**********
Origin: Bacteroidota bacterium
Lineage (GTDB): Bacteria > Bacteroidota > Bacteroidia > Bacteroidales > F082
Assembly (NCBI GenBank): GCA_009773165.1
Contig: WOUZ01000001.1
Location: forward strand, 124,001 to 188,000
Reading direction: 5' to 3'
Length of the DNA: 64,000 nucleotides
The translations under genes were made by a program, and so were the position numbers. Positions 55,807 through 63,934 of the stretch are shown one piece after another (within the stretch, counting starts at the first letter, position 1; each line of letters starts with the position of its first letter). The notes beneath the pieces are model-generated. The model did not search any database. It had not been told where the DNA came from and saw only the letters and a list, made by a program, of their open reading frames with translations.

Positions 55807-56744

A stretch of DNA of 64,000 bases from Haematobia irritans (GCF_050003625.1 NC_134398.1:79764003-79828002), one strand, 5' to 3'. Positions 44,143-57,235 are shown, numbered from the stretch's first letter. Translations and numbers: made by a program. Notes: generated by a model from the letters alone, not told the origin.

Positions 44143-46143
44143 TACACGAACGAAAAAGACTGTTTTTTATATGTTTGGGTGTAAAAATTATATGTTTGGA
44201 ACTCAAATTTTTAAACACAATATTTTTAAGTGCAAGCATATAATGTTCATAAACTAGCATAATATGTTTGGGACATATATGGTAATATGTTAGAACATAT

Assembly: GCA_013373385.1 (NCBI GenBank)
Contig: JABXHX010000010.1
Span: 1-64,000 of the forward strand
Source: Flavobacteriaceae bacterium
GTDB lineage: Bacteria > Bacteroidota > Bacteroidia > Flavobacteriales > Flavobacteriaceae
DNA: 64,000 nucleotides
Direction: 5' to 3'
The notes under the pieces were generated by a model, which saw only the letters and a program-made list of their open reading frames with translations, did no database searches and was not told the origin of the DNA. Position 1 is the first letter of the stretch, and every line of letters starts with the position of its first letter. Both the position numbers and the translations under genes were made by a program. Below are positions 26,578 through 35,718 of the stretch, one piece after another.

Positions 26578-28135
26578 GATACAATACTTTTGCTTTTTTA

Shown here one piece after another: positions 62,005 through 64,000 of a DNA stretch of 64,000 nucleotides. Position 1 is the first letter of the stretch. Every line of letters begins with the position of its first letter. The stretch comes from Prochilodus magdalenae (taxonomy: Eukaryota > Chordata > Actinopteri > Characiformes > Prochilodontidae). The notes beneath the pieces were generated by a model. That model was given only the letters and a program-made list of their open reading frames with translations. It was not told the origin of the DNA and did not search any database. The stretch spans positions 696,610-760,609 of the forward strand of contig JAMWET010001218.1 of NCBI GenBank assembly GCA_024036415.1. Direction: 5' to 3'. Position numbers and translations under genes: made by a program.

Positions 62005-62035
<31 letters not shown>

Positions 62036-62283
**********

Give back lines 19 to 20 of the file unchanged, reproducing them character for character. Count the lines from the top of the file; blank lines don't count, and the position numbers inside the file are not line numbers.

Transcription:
DNA: 64,000 nucleotides
Direction: 5' to 3'